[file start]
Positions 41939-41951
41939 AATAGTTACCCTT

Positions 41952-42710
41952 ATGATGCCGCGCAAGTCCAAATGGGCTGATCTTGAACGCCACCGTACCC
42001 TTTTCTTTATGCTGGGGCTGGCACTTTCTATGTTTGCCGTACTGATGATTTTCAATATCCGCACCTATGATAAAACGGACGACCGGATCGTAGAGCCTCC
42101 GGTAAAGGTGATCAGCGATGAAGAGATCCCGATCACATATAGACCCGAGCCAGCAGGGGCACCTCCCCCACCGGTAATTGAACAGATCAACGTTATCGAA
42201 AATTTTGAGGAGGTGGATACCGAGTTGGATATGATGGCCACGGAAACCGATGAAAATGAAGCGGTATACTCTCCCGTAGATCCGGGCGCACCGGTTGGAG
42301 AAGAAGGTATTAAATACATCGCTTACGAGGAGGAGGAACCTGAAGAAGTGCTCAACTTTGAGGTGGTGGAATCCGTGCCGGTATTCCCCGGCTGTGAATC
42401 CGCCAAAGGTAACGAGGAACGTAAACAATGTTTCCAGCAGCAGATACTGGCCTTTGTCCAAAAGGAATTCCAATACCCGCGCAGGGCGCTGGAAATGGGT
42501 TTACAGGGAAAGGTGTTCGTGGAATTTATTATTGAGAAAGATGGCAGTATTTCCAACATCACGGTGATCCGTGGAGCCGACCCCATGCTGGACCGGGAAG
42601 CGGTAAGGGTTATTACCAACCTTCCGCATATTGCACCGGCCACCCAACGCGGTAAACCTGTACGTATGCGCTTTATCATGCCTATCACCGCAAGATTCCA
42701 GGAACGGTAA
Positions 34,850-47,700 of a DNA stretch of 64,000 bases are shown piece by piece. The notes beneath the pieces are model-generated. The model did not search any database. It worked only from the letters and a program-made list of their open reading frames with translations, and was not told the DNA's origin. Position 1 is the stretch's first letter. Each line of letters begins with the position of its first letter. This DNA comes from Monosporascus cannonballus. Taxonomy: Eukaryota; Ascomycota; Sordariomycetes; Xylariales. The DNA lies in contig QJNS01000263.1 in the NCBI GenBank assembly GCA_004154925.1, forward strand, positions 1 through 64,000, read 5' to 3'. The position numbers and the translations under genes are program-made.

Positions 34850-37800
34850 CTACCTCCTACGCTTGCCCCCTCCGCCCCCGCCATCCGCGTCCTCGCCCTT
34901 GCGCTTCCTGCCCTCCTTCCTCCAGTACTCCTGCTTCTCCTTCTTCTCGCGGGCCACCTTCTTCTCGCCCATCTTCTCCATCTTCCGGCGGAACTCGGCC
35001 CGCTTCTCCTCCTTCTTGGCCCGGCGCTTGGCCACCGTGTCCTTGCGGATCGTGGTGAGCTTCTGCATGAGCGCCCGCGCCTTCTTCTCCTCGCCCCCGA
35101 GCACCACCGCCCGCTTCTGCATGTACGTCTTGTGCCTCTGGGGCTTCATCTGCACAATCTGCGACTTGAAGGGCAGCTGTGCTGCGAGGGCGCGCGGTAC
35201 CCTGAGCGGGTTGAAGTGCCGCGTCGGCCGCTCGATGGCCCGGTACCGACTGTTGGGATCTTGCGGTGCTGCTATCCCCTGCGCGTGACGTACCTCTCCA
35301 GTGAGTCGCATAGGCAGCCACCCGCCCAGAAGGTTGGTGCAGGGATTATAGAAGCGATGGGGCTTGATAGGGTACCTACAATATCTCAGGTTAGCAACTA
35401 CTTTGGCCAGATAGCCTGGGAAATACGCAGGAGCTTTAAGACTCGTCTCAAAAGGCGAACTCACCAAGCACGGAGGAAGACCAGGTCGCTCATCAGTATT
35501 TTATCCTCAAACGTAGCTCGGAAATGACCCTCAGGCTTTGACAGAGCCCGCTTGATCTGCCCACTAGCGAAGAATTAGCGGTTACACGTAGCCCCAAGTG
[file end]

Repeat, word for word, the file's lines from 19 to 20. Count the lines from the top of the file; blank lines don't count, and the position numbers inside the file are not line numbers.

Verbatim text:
35201 CCTGAGCGGGTTGAAGTGCCGCGTCGGCCGCTCGATGGCCCGGTACCGACTGTTGGGATCTTGCGGTGCTGCTATCCCCTGCGCGTGACGTACCTCTCCA
35301 GTGAGTCGCATAGGCAGCCACCCGCCCAGAAGGTTGGTGCAGGGATTATAGAAGCGATGGGGCTTGATAGGGTACCTACAATATCTCAGGTTAGCAACTA